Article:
It’s that time of the semester when you’re probably tired of studying and just want to be done with your classes. Or you may be thinking about revamping your study time to get ready for finals week, which is right around the corner. Everyone learns differently, so we compiled a list of more effective ways to study based on your learning style. Happy studying!
1) Make your notes visually appealing
This is for you, visual learners. If you love the aesthetic of colorful notes, annotate your reading material and notes with colored highlighters and have a specific color for each chapter, subject, term, etc. Or try turning the material you’re learning into an infographic or slideshow. It may take more time, but you’ll be more likely to remember the information. I learned in a class that 50% of your processing is visual, so what your notes look like matters.
2) Record yourself reading material
If the easiest way for you to learn is by hearing information, the best thing you can do is to keep listening. Use a recording app on your phone to record yourself reading your study material (or your professor’s lectures if they’re okay with that) so you can play it whenever and wherever. Listen to it at the store, while you’re cleaning, in the car, or walking to class. Even if you’re multitasking while you listen, you’ll still retain what you’re hearing over time.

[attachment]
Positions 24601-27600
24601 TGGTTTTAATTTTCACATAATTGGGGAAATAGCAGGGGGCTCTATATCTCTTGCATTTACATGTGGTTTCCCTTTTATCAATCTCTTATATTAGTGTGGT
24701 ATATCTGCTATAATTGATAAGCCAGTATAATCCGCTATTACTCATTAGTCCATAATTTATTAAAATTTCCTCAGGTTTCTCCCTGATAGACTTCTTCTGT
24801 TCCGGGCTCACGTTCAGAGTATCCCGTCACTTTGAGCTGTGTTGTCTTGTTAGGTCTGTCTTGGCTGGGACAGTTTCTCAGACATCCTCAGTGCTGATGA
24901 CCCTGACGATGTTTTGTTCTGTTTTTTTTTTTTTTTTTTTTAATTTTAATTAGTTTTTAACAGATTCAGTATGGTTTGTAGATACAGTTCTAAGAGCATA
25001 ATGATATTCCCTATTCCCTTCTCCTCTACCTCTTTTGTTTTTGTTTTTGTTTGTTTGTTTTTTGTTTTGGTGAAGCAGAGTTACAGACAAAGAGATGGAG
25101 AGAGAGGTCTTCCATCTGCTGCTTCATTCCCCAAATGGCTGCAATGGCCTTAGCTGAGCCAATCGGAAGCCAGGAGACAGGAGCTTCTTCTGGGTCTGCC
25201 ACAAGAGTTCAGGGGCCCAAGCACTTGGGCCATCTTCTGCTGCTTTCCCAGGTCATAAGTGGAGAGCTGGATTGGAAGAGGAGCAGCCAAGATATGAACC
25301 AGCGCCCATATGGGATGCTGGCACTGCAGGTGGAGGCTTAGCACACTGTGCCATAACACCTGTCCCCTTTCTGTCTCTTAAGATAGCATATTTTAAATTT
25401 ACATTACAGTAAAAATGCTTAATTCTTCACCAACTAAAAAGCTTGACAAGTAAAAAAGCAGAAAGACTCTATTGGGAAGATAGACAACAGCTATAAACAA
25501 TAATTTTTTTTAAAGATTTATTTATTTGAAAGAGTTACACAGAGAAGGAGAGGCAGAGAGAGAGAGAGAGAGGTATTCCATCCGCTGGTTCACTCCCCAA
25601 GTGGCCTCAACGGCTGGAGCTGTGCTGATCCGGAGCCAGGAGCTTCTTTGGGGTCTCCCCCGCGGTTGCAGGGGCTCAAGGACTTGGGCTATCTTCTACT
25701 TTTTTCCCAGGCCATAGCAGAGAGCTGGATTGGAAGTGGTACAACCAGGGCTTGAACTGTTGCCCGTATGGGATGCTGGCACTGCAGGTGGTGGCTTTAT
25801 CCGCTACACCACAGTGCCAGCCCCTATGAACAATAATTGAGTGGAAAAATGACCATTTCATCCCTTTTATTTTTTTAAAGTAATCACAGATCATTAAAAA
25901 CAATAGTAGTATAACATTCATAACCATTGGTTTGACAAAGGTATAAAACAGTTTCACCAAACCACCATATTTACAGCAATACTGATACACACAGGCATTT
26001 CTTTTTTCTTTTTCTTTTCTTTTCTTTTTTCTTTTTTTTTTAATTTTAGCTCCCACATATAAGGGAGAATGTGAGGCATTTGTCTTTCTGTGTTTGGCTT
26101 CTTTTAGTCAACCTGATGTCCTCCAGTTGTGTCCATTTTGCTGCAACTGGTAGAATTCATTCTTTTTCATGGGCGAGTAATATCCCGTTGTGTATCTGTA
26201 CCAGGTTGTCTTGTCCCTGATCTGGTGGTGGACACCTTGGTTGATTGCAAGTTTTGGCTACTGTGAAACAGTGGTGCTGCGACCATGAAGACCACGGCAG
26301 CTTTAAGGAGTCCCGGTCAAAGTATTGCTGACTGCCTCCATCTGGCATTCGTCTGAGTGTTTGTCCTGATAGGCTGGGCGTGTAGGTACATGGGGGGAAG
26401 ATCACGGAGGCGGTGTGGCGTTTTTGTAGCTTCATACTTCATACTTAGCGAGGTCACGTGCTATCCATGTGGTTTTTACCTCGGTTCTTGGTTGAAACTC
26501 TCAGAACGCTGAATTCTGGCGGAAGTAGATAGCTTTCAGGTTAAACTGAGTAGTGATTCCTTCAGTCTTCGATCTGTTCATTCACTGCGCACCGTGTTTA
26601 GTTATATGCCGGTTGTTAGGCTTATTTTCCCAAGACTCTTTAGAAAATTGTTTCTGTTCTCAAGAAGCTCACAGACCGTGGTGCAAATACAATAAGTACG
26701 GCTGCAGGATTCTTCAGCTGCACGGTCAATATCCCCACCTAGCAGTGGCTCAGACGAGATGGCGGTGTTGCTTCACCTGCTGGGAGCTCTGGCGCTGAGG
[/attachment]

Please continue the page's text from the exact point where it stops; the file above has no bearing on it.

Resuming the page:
3) Study while exercising
If you can’t sit still long enough to get all your studying in, you may be a kinesthetic learner and just need to move. You can easily station yourself on a recumbent bike, elliptical or stairmaster and go over your study material. This will help you focus and get your workout in. You’re even more likely to retain what you’re reading if you are moving your body while your brain is processing the information.
4) Write your study material as a short story or song
This one is more creative. If you learn best through strictly reading and writing, spice up your study material and turn it into a story instead of just writing the same material over and over. Use keywords to help you remember terms and create a plot that will be easy to remember when it comes time to take your test. For example, if your term is “apple” you can create a short story or song that begins with all those same letters.
5) Reserve a group study room in Albertsons Library
Studying with a group can be more fun and motivating than getting yourself to sit down and study. You can meet up to quiz each other or present what you’re learning to the group to test your knowledge. You and your friends can reserve a study room in Albertsons library, in the Micron Business and Economics Building (MBEB), or Interactive Learning Center (ILC). Reserving a room with a specific time and day keeps you accountable for getting that studying done and not putting it off any longer.
5 ½) Treat yourself with snacks
All that studying makes you hungry and your brain needs food for energy and focus. Take a look at the unofficial guide to eating on campus for ideas on where to eat. Don’t forget, the campus food pantry is available to all students so no one goes without something to eat.